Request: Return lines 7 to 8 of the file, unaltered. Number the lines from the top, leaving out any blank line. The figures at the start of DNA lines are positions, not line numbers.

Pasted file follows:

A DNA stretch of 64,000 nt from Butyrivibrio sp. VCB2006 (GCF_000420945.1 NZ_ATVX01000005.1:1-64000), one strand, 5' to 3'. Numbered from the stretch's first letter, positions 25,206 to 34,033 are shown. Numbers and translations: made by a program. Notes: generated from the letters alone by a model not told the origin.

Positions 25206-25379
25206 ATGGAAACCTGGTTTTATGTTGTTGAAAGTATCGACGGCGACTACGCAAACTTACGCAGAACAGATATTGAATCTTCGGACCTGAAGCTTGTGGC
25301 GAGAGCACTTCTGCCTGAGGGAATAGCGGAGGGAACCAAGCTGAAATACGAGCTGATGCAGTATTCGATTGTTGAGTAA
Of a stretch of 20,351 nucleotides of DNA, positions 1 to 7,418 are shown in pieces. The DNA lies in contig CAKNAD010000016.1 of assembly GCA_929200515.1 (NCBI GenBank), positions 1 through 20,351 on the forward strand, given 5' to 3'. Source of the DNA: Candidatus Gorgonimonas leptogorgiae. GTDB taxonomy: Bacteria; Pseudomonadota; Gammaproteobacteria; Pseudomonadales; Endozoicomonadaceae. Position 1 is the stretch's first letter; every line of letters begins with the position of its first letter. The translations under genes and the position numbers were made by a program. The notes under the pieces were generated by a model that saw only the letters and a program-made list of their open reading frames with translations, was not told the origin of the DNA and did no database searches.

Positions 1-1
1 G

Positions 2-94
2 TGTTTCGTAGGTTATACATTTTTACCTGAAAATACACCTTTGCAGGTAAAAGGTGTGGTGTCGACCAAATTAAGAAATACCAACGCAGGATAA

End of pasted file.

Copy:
1 G

Positions 2-94